Texas Supreme Court Recognizes ‘Sham Affidavit Rule,' Allowing Courts to Disregard Affidavits Contradicting Prior Deposition Testimony

Author:Mr Michael Gonzales
Profession:Lewis Brisbois Bisgaard & Smith LLP

In Albert Lujan d/b/a Texas Wholesale Flower Co. v. Navistar, Inc., et al. the Texas Supreme Court held that Texas trial courts may disregard a "sham" affidavit that contradicts prior deposition testimony in an attempt to raise a genuine issue of fact without a sufficient explanation for the conflict between the deposition testimony and the statements in the affidavit. Specifically, the Court ruled that the "sham affidavit rule is a valid component of a trial court's authority under Rule 166a to distinguish genuine fact issues from non-genuine fact issues."

In this case, Albert Lujan submitted a sworn affidavit in opposition to Navistar's motion for summary judgment, contradicting his prior deposition testimony. Specifically, Lujan stated in the affidavit that he did not transfer ownership of assets to his corporation and that the corporation "never conducted business." The court noted Lujan's deposition testimony was contradicted by his affidavit on material points. Lujan's attorney admitted portions of the affidavit were false and in an attempt to explain stated "Lujan either did not recall or misunderstood the relevant facts." Unpersuaded, the trial court struck the affidavit as sham and granted partial summary judgment. A divided panel on the Fourteenth Court of Appeals affirmed and adopted the sham affidavit doctrine.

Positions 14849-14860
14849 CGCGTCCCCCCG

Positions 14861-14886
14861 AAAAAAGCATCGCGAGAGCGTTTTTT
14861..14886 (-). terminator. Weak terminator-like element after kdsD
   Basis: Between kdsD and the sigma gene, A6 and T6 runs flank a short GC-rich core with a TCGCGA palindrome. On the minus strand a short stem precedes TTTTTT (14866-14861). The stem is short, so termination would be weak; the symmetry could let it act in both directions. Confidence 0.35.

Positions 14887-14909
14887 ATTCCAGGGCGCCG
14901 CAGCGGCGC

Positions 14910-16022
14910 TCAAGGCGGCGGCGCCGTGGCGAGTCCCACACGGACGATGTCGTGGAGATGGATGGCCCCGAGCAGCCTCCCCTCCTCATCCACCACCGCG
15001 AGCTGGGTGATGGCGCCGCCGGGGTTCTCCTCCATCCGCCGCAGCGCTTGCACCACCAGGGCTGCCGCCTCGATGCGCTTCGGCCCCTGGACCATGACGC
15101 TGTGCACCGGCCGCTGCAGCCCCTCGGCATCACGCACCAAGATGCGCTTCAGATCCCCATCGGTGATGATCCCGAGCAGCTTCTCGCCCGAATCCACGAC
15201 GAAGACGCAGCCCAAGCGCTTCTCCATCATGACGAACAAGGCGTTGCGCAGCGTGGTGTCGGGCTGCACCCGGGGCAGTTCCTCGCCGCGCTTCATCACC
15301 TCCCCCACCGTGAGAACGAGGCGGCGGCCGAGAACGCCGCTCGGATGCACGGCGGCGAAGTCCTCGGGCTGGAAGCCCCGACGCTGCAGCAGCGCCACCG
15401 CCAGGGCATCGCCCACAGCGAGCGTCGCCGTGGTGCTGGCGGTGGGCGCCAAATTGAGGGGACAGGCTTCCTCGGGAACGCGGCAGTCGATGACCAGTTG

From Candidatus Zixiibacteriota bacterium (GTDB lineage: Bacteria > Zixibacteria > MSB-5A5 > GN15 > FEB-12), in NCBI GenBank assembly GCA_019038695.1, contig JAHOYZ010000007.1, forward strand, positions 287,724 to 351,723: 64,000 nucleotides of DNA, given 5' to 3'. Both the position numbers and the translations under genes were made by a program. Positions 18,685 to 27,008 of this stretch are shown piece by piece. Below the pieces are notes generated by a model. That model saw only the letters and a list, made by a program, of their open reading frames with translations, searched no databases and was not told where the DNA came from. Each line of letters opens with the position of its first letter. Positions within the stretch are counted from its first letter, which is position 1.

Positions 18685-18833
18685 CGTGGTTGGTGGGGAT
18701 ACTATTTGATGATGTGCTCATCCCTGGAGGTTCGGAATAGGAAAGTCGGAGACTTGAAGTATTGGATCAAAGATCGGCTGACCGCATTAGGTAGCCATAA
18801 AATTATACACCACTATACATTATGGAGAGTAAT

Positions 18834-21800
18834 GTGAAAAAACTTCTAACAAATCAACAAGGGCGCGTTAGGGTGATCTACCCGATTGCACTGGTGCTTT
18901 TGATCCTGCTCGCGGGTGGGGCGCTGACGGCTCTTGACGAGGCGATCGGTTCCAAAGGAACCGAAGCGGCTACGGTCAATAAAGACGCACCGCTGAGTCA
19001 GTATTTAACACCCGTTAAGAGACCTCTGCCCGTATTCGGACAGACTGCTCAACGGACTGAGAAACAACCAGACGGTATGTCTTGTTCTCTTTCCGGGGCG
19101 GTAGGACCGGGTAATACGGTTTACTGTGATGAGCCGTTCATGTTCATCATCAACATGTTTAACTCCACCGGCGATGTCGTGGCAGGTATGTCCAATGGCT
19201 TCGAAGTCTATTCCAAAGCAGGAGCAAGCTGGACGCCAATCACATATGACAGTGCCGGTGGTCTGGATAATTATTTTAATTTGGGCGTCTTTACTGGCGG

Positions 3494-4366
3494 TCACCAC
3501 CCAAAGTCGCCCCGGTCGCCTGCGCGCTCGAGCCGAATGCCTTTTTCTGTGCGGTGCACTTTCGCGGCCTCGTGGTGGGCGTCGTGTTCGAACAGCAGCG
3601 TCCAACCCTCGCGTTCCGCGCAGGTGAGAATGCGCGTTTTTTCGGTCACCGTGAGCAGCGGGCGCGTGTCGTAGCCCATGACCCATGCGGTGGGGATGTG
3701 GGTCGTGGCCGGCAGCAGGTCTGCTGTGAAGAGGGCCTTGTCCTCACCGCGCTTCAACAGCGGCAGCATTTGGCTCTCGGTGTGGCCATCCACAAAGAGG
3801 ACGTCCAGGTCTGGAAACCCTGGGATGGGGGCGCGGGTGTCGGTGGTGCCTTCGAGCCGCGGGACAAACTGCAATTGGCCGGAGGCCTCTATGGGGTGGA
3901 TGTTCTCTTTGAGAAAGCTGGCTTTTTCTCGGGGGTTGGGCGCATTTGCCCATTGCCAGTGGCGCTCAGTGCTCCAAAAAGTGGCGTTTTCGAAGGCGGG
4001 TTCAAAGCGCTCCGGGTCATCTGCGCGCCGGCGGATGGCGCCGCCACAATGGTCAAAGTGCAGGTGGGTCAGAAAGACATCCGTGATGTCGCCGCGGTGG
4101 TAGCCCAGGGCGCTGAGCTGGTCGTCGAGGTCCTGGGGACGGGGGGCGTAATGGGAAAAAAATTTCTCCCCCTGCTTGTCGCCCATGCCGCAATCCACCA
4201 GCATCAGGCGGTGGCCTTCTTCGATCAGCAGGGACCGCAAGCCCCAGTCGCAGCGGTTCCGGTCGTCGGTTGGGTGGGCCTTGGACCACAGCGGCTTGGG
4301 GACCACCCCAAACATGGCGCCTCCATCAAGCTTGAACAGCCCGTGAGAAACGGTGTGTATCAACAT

The Texas Supreme Court acknowledged that at least eight courts of appeals in Texas recognize the sham affidavit rule as a procedural mechanism for trial courts to discharge their obligation under Texas Rule of Civil Procedure 166a(c), which requires the non-movant to a raise a genuine fact issue to survive summary judgment. The Court drew a parallel between Rule 166a and Federal Rule of Civil Procedure 56a, noting the operative clauses to be "materially indistinguishable" and finding the federal precedent applying the sham affidavit rule to be persuasive. The Court held...

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